Today, White House officials welcomed more than 90 state legislators from 41 states across the country to support state actions to make child care more affordable for working families, increase child care provider supply, and improve job quality for child care workers. First Lady Jill Biden, New Mexico Governor Michelle Lujan Grisham, and Minnesota Lieutenant Governor Peggy Flanagan also attended the convening and delivered remarks.
This convening reaffirms the Biden-Harris Administration’s commitment to child care and demonstrates the Administration’s willingness to use every avenue available to drive the improvements necessary to lower costs for families, build child care supply so families have more options, and improve job quality for child care workers. The Biden-Harris Administration has been focused on delivering for child care workers since Day One. Through the investments provided by the American Rescue Plan (ARP) Act, 225,000 child care providers were able to stay open or re-open during the worst parts of the pandemic, enabling them to serve as many as 10 million children. A third of providers reported they would have closed permanently without those funds.
Earlier this year, the President proposed a vision for early childhood education that provides universal access to high-quality preschool and enables working families to access affordable, high-quality child care. Under the President’s budget, families making less than $200,000 would be eligible for child care assistance and the average family would pay no more than $10 a day for care. As Congress considers that proposal, the President did not want to wait to take action on child care, which is why he signed a historic executive order in April that directs nearly every cabinet-level agency to expand access to affordable, high-quality care, and provide support for care workers and family caregivers. This EO represents the most comprehensive set of actions any President has taken to advance care.
The Biden-Harris Administration understands that the implementation of high-quality child care depends on the states. In administering the Child Care & Development Block Grant (CCDBG), states determine who is eligible for child care assistance, how much parents will pay out-of-pocket for care, and how much child providers are reimbursed. Thanks to actions by the Biden-Harris Administration, states have even more avenues to improve child care access, affordability, and quality. An HHS notice of proposed rulemaking (NPRM) announced by Vice President Harris earlier this month would cap child care payments for families served by CCDBG at 7% of a family’s income, and encourage states to waive copayments for families at or below 150% of the federal poverty level ($45,000 for a family of four).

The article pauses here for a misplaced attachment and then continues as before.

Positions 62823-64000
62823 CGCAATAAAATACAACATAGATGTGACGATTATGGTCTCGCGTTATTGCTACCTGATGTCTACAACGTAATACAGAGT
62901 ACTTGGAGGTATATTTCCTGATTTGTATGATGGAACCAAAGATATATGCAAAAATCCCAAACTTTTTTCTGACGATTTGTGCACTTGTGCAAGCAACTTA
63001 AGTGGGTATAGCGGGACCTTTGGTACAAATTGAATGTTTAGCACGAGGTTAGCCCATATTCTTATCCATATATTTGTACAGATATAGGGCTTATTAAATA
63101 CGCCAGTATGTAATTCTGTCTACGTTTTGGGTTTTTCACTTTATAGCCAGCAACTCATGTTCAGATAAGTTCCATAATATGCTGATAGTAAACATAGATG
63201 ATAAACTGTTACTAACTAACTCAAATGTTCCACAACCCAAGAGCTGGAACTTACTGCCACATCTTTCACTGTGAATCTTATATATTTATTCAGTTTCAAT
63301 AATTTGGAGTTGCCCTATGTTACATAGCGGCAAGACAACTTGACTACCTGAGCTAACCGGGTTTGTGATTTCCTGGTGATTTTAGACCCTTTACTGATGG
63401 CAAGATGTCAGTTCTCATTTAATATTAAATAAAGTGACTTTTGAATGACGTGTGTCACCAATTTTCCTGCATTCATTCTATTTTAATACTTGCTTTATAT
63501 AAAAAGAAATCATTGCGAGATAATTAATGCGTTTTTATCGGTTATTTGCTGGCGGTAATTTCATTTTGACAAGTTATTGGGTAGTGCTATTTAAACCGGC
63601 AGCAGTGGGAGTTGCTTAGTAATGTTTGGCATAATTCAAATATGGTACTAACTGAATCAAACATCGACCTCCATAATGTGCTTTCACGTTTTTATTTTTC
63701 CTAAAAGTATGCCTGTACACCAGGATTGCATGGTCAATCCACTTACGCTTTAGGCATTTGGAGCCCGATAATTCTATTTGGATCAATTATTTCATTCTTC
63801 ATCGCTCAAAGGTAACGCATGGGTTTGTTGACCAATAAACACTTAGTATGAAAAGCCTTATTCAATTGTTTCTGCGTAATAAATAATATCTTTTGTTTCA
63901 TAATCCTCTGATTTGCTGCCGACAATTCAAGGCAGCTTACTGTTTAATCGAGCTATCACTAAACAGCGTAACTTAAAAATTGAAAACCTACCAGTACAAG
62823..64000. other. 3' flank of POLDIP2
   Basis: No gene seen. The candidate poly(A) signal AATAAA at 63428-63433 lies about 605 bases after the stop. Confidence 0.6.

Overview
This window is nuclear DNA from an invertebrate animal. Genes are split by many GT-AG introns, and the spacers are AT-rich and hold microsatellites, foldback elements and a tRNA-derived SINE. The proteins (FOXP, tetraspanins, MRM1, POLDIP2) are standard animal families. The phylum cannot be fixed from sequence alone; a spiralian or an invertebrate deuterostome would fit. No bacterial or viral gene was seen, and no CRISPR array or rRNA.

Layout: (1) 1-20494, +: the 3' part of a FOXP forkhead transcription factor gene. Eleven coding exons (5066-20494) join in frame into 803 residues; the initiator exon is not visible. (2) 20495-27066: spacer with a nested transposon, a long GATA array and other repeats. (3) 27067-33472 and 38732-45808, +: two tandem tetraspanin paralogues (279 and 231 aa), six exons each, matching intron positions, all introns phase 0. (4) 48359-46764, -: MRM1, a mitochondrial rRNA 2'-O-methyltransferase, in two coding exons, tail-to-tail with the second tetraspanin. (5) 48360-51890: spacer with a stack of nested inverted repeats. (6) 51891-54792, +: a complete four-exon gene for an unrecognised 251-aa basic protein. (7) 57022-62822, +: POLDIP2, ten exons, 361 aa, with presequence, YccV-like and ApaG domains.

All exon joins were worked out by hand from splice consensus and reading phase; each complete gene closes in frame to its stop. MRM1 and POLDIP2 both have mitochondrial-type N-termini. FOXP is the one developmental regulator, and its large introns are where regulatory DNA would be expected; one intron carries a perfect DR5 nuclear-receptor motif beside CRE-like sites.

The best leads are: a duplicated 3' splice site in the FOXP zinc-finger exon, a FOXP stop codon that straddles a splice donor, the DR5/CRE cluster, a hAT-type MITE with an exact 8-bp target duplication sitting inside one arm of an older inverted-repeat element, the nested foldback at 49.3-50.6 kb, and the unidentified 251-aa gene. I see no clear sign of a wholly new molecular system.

At the convening, state leaders shared successes from the past legislative session and discussed next steps for further state action on child care, such as serving more working families, lowering costs, and supporting providers. Spurred by the historic actions the Biden-Harris Administration has taken, states across the country have made significant investments in child care as part of their budgets, expanded income eligibility for child care subsidies, and increased provider payment rates.
As we work towards a system of early childhood education that better supports all children, families, and child care providers, it is important that we follow the example of states that have already shown it is possible to transform these systems from the ground-up. Under Governor Michelle Lujan Grisham’s leadership, New Mexico became one of the first states to create a cabinet-level position for early childhood; made child care free for families at or below 400% of the federal poverty level – $120,000 for a family of four; compensated child care providers for the actual cost of providing high-quality care; and passed a constitutional amendment that provides robust funding for early childhood in perpetuity.
White House officials thanked the state legislators for their leadership and dedication to this issue, and discussed steps the Biden-Harris Administration is taking to support state action to improve child care access, affordability, and quality.
The opening and close of the convening can be viewed here.
Senior White House officials included:

  1. First Lady Jill Biden
  2. Jennifer Klein, Assistant to the President and Director of the Gender Policy Council
  3. Neera Tanden, Assistant to the President and Director of the Domestic Policy Council
  4. Tom Perez, Assistant & Senior Advisor to the President and Director of the Office of Intergovernmental Affairs
  5. Carmel Martin, Deputy Assistant to the President & Domestic Policy Advisor to the Vice President


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